A man has left his viewers stunned when he explained how the "scariest drug in the world" took over a person's free will.
TikToker Brett recently re-watched a 2012 documentary from Vice, where they mentioned the dangerous side effects after inhaling scopolamine – or Devil's breath.
He gave a short summary: "Scopolamine, or Devil's breath, can completely eliminate your free will.
"According to a 2012 documentary from Vice, inhaling just the tiniest amount can put you under the drug's effect, in fact, such a small amount that a passer-by could just blow some in your face as they walked past you and you'd be under its effects.
"To the average person you appear to be normal, completely conscious and walking around except for the fact you would be completely susceptible to suggestion.
"If you were under the effects of scopolamine, and somebody said to you 'take me to the bank, withdraw all of your money and then hand it to me', you would do it."
Vice reporter Ryan Duffy travelled to Colombia and met a drug dealer in the capital of Bogota, who told him that the drug is frightening for the simplicity in which it can be administered.
"You can guide them wherever you want. It's like they're a child," he explained, adding that the drug turns people into complete zombies and blocks memories from forming.
So even after the drug wears off, victims have no recollection as to what happened.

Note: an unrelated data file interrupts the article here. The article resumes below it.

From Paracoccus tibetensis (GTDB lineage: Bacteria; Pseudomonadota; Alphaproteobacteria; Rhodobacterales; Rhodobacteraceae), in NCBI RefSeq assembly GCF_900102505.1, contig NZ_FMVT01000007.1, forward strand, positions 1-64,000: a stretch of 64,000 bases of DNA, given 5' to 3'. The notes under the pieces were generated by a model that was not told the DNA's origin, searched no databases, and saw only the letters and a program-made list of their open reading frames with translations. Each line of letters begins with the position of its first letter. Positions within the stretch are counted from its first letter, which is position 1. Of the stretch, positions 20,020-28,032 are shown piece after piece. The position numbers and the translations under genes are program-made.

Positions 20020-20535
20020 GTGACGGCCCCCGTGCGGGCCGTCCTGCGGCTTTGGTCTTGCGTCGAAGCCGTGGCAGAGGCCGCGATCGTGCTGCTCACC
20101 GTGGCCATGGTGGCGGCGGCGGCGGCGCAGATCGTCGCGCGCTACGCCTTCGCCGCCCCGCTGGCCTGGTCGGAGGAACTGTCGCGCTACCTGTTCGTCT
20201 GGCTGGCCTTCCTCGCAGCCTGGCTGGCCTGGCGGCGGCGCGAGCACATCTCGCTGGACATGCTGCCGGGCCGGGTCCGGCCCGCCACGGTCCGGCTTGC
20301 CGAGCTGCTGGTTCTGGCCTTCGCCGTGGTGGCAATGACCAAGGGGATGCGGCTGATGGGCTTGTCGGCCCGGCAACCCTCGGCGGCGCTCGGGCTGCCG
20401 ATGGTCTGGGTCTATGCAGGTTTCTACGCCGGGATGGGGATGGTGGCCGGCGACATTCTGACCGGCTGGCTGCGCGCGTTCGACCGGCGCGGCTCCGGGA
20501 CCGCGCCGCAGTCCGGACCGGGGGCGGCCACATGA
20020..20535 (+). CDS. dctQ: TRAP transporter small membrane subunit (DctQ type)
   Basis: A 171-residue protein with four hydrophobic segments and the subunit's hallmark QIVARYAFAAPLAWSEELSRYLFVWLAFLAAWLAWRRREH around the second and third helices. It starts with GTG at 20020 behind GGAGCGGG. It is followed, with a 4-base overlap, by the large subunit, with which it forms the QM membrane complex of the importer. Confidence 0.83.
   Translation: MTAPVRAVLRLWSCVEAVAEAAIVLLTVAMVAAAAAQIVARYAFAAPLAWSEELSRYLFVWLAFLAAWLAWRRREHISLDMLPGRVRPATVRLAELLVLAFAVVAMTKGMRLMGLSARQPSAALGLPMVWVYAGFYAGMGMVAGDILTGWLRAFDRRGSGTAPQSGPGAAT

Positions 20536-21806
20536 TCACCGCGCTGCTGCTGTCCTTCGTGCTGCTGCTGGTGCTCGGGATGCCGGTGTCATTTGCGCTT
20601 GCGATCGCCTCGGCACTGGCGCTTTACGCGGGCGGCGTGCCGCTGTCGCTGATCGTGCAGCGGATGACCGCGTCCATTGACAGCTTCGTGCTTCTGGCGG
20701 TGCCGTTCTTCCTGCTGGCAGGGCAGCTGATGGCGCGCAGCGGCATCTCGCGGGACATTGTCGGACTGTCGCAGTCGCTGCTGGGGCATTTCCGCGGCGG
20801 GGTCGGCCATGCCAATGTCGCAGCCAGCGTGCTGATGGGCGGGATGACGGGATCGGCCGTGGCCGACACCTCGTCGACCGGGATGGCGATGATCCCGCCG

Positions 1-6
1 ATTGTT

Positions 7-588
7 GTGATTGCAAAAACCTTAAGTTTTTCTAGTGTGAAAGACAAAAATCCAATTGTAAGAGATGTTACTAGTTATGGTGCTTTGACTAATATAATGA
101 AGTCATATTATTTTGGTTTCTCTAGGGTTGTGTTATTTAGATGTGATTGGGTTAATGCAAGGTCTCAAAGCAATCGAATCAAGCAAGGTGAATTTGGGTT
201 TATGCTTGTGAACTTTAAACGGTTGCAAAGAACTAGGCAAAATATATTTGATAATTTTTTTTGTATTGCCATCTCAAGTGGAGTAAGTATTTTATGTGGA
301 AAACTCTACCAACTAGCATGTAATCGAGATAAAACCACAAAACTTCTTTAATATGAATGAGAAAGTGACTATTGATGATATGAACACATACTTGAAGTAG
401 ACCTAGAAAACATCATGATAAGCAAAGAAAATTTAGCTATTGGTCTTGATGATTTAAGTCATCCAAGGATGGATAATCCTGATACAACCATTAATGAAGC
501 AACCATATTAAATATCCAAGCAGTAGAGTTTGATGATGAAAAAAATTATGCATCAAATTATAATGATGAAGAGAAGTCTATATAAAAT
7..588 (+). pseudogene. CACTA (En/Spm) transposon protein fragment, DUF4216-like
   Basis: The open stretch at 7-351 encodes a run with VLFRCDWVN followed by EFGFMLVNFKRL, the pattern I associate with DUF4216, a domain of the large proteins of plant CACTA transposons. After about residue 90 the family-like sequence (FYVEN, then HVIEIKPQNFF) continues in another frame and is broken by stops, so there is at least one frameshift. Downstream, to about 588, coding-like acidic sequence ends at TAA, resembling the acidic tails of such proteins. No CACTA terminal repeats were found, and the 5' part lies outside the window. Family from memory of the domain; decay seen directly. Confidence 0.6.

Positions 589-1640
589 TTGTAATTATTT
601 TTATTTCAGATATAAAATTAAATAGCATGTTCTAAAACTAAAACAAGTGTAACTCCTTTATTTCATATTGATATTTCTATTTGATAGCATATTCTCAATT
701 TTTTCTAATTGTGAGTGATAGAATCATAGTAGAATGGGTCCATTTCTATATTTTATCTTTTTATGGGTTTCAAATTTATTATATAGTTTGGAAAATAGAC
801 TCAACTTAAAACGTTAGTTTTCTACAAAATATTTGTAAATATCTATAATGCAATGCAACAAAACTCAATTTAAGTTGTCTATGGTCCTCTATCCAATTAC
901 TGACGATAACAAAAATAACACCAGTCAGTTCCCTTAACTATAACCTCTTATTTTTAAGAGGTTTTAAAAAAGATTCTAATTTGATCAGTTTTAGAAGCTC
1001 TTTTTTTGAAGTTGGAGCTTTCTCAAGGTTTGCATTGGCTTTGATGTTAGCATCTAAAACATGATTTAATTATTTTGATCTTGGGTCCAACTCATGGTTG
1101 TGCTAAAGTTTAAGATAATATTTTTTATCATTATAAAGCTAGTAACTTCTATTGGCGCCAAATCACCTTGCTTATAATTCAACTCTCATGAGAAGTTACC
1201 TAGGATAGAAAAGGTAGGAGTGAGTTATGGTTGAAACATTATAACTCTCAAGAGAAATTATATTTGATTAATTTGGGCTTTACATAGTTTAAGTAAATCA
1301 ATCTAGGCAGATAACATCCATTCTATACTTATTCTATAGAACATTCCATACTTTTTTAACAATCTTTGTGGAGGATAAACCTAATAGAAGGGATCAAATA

Brett also mentioned a case from the documentary: "A victim wakes up from his apartment and it's completely empty.
"He asked the doorman what happened and the doorman said he brought two men along and he giving them all of his things, so the doorman just let him do it because he looks completely normal and like he was doing it of his own choice."
Some of his viewers heard about this first time and said it's their "new fear unlocked".
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One wrote: "This is the wrong generation to tell."
"This is not good, I wonder if they are putting this in our food or water," another added.
According to the Guardian, scopolamine has marked amnesic effects and is used in Alzheimer’s research.
But mostly, it is used at very low doses to treat motion sickness, usually through a transdermal patch.
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